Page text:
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Isaiah 63:10-14 - Homilies By E. Johnson

The remembrance of the past.

I. THE MEMORY OF GOD . If God is thought of, as he must be thought of, after the analogy of human experiences, he must be thought of as remembering, calling the past to mind, and as undergoing changes of mind in consequence. These are ways of representing first to thought, then in language, an infinite love, which must be capable of all the scale and gamut of feeling—anger, wrath, jealousy, and the revulsion almost to the tenderness of tears. So in the wilderness, he, being full of compassion, forgave the iniquity of the rebels in the wilderness, turning his anger away, because he remembered that they were flesh, or but as the passing wind; he called to mind his covenant; he repented according to the multitude of his mercies (Le 26:45; Psalms 78:39 ; Psalms 106:45 ). In the history of Israel there was nothing more memorable than the coming up out of Egypt, and the leadership of Moses and Aaron.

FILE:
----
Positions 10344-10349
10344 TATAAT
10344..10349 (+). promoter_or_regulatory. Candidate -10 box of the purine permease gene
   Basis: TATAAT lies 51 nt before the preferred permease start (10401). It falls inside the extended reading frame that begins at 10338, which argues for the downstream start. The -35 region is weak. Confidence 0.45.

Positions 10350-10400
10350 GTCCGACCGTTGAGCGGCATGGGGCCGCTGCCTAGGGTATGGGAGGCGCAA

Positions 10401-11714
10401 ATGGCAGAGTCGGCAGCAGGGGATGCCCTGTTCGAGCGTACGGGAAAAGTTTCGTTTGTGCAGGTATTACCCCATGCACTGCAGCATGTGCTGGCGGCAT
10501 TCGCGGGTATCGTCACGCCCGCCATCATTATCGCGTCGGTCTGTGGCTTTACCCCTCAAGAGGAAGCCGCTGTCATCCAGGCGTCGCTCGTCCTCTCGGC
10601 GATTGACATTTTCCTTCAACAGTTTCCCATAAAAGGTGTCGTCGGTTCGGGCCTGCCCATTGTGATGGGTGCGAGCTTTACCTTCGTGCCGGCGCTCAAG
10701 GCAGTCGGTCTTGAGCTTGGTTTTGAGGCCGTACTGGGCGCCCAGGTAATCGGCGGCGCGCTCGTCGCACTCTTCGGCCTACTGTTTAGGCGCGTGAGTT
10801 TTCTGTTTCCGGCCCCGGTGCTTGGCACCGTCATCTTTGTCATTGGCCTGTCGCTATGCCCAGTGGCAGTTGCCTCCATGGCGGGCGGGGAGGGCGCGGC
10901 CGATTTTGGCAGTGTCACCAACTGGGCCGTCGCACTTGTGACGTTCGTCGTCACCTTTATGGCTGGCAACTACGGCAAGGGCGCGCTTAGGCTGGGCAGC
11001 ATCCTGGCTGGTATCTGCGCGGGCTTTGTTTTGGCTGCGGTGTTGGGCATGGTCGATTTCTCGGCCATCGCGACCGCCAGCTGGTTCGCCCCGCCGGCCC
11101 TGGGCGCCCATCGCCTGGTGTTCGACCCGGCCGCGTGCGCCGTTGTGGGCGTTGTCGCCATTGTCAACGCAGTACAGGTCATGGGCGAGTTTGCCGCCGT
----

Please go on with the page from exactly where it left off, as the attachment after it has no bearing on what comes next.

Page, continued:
II. THE HISTORY OF ISRAEL EXPLAINED FROM THE GOVERNMENT OF GOD . The outward wonders, the deeds of might, were but the manifestation of an inward waking of his Spirit in the breast el the people. A Spirit of instruction, of "providential guidance and sagacious government"—"Thy good Spirit to instruct them" ( Nehemiah 9:20 ). A holy light seemed in the retrospect to rest upon that period. It was said that the people "served the Lord all the days of Joshua, and all the days of the elders that over-lived Joshua," for "they had known all the works of the Lord, that he had done for Israel." The next generation knew not the works of the Lord, nor the works he bad done for Israel ( Joshua 24:31 ; 2:6-10 ). The Spirit of Jehovah appears to mean much the same as the face of Jehovah above (cf. Exodus 33:14 ; Haggai 2:4 , Haggai 2:5 ; cf. Numbers 11:10-30 ). The term "holiness" reminds of the covenant, and the covenant of the obligations of fidelity on the part of the people, in response to the oath-keeping of God. Another image, almost carrying the same meaning, is that of the "arm of Jehovah's splendour" ( Isaiah 40:10 ; Isaiah 45:1 ), ready to support Moses, to hold him up from falling ( Isaiah 41:10-13 ). Then the sublime picture of the crossing of the Red Sea rises up in imagination ( Exodus 14:21 ; cf. Psalms 106:9 ; Psalms 77:16 ), and the wide and dreary steppe. Finally, as a herd goes down from the mountain-side into the pasture-land of the plain, so, under the same guidance, the people came to their rest— a beloved word ( Exodus 33:14 ; Deuteronomy 3:20 ; Deuteronomy 12:9 ; Joshua 1:13 ; Joshua 22:4 ; Psalms 95:11 ; Jeremiah 31:2 ; Hebrews 4:1 , Hebrews 4:9 ). The spiritual sum and substance of all is, "Thus thou didst guide thy people to make unto thyself a monument of glory." By his work he became for ever known among the heathen. It was a work not to be executed by any false god, nor by any human arm. "Egypt was at this time the centre of all science, art, and culture; arid what occurred there would be known in other lands. God designed to make a signal demonstration of his existence and power, that should be known in all lands and should never be forgotten." God's glory is the grand end of all he does, and consequently ought to be likewise of all that we either do or suffer. And whatever, therefore, befalls any man makes for God's glory and for his own good, if he be a child of God. We should learn, then, to estimate things by their use and tendency. Poison may enter into the composition of an antidote; and things essentially good may, under certain circumstances, become pernicious. Prosperity may harden and adversity may humble us; the one may prepare us for judgment, the other for mercy.—J.

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